To Ask a Simple Question

Montana Viewpoint
Thursday, March 12, 2020
Article Image Alt Text

It was in 1991, I think, when I was a member of the Montana House of Representatives, there was a bill to outlaw capital punishment. One of the proponents made a very thought-provoking argument for the bill. He challenged each of us to imagine we were the executioner. His argument was that you only had the right to vote to keep capital punishment if you were personally willing to “drop the trap.” Hanging was a legal form of execution in Montana then, and the condemned stood on a trap door with the noose around his neck. When the executioner pulled a lever, the trap door dropped, and the condemned was hanged.

It was a very thoughtful argument and I gave it serious consideration throughout the remainder of the debate. I eventually decided that, yes, I could personally drop the trap, and so I voted to keep capital punishment in Montana law.

I hasten to say that by 2007 my opinion had swung 180 degrees and I voted to eliminate capital punishment, an abolition which has still not yet come to pass. During that vote in 2007, I asked myself the same question that had been asked in 1991 and decided that, no, I could not be the executioner. Why the change? By that time DNA testing had cleared enough people on death row to cast doubt on the validity of murder convictions in general, and as Benjamin Franklin wrote, “It is better 100 guilty Persons should escape than that one innocent Person should suffer.”

So, as I hope you can see, it was a very powerful question which in both votes caused me to examine my personal morality.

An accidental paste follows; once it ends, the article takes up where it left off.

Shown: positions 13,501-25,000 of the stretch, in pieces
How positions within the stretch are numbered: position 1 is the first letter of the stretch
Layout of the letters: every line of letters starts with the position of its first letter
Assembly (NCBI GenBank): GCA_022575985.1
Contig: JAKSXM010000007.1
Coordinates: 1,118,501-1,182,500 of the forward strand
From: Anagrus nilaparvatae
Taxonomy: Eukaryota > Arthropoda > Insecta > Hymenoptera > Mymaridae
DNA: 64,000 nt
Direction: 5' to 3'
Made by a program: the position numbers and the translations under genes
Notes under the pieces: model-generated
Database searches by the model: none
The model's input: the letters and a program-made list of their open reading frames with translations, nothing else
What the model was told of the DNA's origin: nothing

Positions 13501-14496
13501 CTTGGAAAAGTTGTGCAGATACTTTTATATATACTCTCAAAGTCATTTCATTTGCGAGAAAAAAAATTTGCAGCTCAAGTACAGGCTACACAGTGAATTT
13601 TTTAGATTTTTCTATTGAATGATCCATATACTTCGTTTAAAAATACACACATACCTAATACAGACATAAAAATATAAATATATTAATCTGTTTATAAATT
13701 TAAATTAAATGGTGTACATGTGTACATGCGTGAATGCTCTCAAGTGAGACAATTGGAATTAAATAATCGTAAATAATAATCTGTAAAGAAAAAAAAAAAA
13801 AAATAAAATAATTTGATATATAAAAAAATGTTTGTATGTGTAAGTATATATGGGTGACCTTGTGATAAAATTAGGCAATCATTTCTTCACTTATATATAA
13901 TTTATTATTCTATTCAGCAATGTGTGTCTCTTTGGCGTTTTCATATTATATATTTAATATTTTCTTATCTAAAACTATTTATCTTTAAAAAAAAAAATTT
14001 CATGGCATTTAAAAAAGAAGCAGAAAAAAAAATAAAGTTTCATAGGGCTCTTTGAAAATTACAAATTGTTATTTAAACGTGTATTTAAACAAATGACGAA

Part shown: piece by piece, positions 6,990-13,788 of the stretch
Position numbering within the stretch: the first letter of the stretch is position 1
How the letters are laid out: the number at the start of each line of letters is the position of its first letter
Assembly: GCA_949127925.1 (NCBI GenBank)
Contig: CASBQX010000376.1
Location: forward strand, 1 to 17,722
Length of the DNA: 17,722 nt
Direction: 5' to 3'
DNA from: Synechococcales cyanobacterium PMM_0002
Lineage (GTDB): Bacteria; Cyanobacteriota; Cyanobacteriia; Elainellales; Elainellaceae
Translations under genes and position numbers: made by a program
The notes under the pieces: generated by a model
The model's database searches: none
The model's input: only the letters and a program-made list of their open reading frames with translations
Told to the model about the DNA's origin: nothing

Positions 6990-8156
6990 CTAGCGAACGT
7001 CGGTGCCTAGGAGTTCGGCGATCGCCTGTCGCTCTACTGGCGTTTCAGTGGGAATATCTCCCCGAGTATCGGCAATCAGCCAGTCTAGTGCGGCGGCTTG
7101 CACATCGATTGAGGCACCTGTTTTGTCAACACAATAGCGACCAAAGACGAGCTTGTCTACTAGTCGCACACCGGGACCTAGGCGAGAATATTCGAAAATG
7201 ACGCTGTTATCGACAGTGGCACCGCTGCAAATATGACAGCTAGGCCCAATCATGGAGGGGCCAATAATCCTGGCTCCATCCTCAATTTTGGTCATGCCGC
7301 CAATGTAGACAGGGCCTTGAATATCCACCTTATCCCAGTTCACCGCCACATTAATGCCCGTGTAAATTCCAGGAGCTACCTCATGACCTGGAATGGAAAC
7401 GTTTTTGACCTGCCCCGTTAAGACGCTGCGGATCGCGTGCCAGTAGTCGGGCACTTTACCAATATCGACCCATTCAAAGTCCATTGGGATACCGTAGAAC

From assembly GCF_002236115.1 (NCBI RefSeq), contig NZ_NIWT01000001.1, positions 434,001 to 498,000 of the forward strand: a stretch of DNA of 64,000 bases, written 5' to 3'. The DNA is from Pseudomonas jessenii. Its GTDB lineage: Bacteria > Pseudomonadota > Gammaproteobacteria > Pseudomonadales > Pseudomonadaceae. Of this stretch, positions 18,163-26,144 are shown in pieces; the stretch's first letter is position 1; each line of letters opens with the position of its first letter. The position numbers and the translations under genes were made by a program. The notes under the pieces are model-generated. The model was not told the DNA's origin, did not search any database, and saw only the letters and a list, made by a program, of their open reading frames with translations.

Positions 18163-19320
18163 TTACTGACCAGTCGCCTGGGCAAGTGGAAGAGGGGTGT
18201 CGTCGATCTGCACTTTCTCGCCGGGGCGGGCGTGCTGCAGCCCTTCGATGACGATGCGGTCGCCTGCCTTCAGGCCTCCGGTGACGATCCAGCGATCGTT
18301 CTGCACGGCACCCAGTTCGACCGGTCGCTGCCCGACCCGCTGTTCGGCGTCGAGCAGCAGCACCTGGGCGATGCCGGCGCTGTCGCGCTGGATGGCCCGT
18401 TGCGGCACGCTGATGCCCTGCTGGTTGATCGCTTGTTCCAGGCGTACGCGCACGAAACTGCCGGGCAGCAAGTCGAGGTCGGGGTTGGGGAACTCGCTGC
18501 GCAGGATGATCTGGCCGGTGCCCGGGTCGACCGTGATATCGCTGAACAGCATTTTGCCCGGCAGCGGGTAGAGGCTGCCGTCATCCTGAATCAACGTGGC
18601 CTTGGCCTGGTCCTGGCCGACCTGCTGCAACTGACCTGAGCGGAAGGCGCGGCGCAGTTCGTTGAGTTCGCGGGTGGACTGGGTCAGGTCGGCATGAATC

It’s not often that we take the time to think before we act, but it’s a good idea to do it before we do something that may haunt us later. Politicians have gotten pretty good about riling up their supporters by tearing someone else down. They might talk about beating up someone because of their profession or opinion, and they might ask us to join them in disparaging a type of people who happen to support their opponent. They are speaking to a mob and asking for the mob’s approval of their position, and they get it because they know their audience. The question is, do we join them in their bad-mouthing of others, or do we remember that we were brought up differently and remain silent, or even protest.

We all know about mob mentality, that people are far more willing to do something they know is wrong if they are among a crowd of people who are hell-bent on doing something they would never do on their own. It’s easy to find current examples today on both sides of the political divide, but by choosing a current example you run the risk of taking what should be a philosophical question and turning it into a political and therefore emotional question.

But it’s also easy to find examples from history where enough time has passed to take the emotional or political affront out of them and lay bare the bones of moral choice.

For instance, would we be personally willing to torture and kill a person because of their religion, their skin color, or their politics? God forbid we would be tempted to do it at all, but we know that awful things have been done for exactly those reasons.

It is also easy to find examples that would normally be a cut and dried decision, but which would be a lot less cut and dried if someone we admired did them.

There are two questions we might ask ourselves before we join the mob: “Would I do this if I were

The only one in the audience?” and the even more basic question, “Would mom and dad be proud of me for doing it.”

I realize that we are not likely to contemplate the wisdom of our judgement in the heat of the moment. People have ruined their own lives by doing something without thinking. I picture a person convicted of a crime being asked why on Earth he did something that got him into such serious trouble. I imagine them somewhat taken aback by the question, and then, after a little reflection, saying, “Well, it seemed like a good idea at the time.”

Jim Elliott served sixteen years in the Montana Legislature as a state representative and state senator and four years as chairman of the Montana Democratic Party. He lives on his ranch in Trout Creek. Montana Viewpoint appears in weekly papers across Montana and online at missoulacurrent.com.

Category: